Developing a Rubric for Assessment

Developing a Rubric for Assessment

Developing a Rubric for Assessment Office of Assessment University of Nebraska at Kearney What is a rubric? A systematic scoring guideline to evaluate students performance (papers, speeches, problem solutions, portfolios, cases) through the use of a detailed description of performance levels. Used

to get consistent scores across all students. Allows students to be more aware of the expectations for performance and consequently improve their performance. http://www.utexas.edu/academic/mec/research/pdf/rubricshandout.pdf Why do we use rubrics for assessment? A rubric is a flexible tool that can be used to measure student learning related specifically to a departments

objectives. Because rubrics provide descriptions of each score level, it is easier for different faculty to use a rubric to grade consistently across students. Rubric Characteristics For assessment purposes, we usually want to develop a rubric that: allows us to directly evaluate performance on program level student learning outcomes. is general enough that it can be used for different assignments (e.g. papers may be collected from different courses/faculty). is understood and agreed upon by faculty

who will be using the rubric. Step 1 in developing a rubric 1. Clearly define the assignment. What is the student expected to produce? What are the common expectations across instructors? Step 2 in developing a Rubric 2. Consider what student learning outcomes will be assessed. Often with a culminating project, students are expected to demonstrate several of the department/program outcomes. For example, for a senior seminar paper,

outcomes related to writing and critical thinking may be assessed, as well and more discipline-specific outcomes. Step 3 in developing a Rubric 3. Determine the key criteria that you are interested in-- for example, for the senior seminar paper, what aspects of writing will be assessed? Coherence Organization

Mechanics Step 4 in developing a Rubric 4. Clearly define those key criteria. What do you mean by organization? What does organized writing look like? Step 5 in developing a Rubric 5. Establish clear and detailed descriptors for each performance level for each criteria Determine what the different levels of performance look like within each criteria

Use sample papers of high, mid and low performers to help It is usually easiest to begin by describing the highest level of performance Using specific language for the descriptors of performance levels increases the chances that multiple faculty members will apply the rubric in a similar manner. Step 6 in developing a Rubric 6. Try out the rubric on a few students with several raters to see if the rubric works and gets consistent scoring from multiple raters. Scales vs. Rubrics Below

Expectatio n Citations Meets Expectatio n X Exceeds Expectatio n Scales vs. Rubrics Citations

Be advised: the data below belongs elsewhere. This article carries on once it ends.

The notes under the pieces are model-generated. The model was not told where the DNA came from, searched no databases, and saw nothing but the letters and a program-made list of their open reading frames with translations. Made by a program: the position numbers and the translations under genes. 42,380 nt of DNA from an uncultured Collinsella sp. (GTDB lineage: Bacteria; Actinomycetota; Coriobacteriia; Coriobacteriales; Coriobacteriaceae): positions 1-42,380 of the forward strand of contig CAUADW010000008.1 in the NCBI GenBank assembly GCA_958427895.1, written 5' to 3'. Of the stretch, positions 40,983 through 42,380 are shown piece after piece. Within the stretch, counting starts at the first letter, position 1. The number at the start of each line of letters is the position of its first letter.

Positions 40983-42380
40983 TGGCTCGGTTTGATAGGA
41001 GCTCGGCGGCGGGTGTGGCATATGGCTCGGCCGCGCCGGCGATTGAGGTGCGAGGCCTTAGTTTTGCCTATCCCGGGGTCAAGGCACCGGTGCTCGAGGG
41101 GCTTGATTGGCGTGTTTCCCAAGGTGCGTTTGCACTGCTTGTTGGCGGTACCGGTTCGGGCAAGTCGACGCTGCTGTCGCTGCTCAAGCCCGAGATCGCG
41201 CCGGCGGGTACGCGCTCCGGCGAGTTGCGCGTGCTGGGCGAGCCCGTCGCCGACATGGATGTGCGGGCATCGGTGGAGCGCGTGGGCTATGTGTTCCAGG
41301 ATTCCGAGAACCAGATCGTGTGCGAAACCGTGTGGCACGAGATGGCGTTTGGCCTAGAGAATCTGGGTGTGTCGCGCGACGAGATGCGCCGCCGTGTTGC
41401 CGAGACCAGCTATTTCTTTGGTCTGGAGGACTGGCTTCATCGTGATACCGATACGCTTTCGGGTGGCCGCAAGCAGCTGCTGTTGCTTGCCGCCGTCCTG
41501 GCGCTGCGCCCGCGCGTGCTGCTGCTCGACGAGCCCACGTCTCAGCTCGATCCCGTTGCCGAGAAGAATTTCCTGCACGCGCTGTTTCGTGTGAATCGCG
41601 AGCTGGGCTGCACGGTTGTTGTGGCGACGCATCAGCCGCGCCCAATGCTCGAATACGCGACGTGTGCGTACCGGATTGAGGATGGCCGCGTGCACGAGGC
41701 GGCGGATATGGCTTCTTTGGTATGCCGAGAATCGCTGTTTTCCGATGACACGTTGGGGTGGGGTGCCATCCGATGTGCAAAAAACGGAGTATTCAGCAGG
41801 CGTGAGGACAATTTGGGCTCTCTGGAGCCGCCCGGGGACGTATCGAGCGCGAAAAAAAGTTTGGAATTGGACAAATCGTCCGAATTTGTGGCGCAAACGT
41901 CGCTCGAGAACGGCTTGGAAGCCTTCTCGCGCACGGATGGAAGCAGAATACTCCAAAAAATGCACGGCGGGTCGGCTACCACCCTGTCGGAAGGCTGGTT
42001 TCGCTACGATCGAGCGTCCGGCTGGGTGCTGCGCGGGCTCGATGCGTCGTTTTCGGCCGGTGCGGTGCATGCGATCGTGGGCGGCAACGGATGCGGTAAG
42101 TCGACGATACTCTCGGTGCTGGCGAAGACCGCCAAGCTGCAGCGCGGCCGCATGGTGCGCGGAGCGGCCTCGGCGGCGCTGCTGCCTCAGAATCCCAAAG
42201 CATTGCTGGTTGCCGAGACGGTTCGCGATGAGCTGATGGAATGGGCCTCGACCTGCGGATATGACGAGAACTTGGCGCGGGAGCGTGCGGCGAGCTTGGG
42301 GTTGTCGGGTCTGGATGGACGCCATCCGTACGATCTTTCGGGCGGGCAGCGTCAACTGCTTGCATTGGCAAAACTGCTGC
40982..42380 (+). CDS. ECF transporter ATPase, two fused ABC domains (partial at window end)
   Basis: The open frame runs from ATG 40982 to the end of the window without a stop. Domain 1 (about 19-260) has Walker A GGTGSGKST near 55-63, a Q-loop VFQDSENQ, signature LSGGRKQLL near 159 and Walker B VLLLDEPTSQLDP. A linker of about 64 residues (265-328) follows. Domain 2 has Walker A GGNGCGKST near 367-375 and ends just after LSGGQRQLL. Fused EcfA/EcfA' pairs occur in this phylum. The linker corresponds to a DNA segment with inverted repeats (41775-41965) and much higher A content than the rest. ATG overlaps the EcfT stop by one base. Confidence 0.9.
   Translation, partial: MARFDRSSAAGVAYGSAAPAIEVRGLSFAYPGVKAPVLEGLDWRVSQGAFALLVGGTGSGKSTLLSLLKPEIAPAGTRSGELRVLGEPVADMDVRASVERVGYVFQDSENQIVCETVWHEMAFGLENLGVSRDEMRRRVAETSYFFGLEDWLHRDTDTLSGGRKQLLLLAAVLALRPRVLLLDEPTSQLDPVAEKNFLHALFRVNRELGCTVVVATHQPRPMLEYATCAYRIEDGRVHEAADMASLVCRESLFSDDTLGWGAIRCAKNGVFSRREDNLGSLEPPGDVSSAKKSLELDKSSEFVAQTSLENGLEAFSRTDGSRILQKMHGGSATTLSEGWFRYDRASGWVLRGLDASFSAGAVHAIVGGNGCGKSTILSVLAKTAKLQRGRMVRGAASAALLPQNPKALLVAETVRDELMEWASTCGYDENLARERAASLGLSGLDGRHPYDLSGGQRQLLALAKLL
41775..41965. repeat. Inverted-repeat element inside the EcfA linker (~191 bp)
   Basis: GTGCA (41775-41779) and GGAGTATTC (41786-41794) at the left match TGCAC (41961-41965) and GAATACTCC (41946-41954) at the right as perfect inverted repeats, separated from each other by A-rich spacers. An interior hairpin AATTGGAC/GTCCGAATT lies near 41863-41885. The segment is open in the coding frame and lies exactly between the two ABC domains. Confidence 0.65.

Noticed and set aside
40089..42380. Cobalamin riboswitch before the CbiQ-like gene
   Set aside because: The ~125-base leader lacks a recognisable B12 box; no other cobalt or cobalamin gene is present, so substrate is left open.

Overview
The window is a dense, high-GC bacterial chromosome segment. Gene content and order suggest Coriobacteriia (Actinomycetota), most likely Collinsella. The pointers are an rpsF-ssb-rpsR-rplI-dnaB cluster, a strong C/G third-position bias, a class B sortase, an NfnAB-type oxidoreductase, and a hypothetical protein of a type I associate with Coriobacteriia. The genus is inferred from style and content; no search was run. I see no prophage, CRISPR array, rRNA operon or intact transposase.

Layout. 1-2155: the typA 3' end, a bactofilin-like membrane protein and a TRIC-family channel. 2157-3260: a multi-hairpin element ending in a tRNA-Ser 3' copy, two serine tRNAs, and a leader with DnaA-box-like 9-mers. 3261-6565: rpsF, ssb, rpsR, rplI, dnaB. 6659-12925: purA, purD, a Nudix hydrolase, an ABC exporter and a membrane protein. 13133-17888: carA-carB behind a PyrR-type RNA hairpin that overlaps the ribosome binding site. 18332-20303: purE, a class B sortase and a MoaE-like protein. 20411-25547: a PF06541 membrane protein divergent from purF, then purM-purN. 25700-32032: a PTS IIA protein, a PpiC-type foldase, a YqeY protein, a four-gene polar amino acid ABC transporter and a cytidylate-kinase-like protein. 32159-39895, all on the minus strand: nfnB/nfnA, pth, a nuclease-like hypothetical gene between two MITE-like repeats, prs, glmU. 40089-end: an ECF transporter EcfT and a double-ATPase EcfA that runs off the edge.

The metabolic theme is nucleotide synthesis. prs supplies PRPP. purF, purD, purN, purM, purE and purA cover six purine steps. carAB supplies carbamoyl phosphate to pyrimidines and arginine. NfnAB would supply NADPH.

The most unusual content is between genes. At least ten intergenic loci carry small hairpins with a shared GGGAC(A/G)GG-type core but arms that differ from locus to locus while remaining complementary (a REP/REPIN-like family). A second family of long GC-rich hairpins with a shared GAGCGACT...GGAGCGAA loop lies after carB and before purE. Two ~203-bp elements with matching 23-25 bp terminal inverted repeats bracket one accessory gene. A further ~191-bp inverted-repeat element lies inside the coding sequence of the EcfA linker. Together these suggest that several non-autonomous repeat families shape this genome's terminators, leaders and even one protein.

Below Expectatio n Meets Expectatio n Exceeds Expectatio n The paper fails to cite sources using a consistent, formal, citation

style Most follow a consistent style, although some contain minor errors or incomplete information All citations are complete, accurate, and consistently conform to a formal style

Initial Assessment Scale Criteria Poor Marginal Fair Good Excellent Introduction: Adequate literature review; sound rationale; clear statement of hypothesis/hypotheses 1

2 3 4 5 Method: Appropriate for hypothesis/hypotheses; adequate descriptions of participants, design, materials, and procedure. 1 2

3 4 5 Results: Appropriate use of statistics; adequate description of analyses 1 2 3 4

5 Discussion: Clear evaluation of hypothesis/hypotheses; connect to literature review/theory/ appropriate discussion of limitations, implications, and recommendations 1 2 3

4 5 Poster Style and Format: Well-organized; visually appealing, appropriate information density; readable font size and graphics; effective use of figures and illustrations 1 2 3 4

5 Improved Rubric Using Rubrics Train evaluators Sample work should be scored Discuss scores and reach agreement More than on evaluator should score papers If two evaluators disagree a third decides Frequent disagreements on an item indicate the item needs to be revised or removed Practice Select a rubric that is currently being used

in your department: Is it a rubric or a scale? Are there multiple descriptions of the criteria (at least 3)? Are the descriptions clear and easy to use? Will other faculty agree on the descriptors? Practice Rewrite the selected rubric to ensure it has multiple descriptors of the criteria (is not a scale), clear descriptors, and ratings that can be agreed upon by other faculty. Look at samples at: http:www.web.virginia.edu/iaas/assessm

ent/assessrubrics.htm Where to start Developing a rubric from scratch can be challenging. Get ideas by looking at what others have done Lots of sample rubrics for many disciplines at: http://www.winona.edu/air/rubrics.htm Online tool for developing rubric (with more samples): Rubistar for Teachers: http://rubistar.4teachers.org/index.php Online module for using the Rubistar at: http://www.vcu.edu/cte/resources/videos/Rubistar_tut orial/index.html Sources

http://www.winona.edu/air/ resourcelinks/rubric_sampler.pdf (document of rubric development long) http://www.utexas.edu/academic/mec/ research/pdf/rubricshandout.pdf - good description of rubrics with focus on general analytic rubrics for the purpose of assessment

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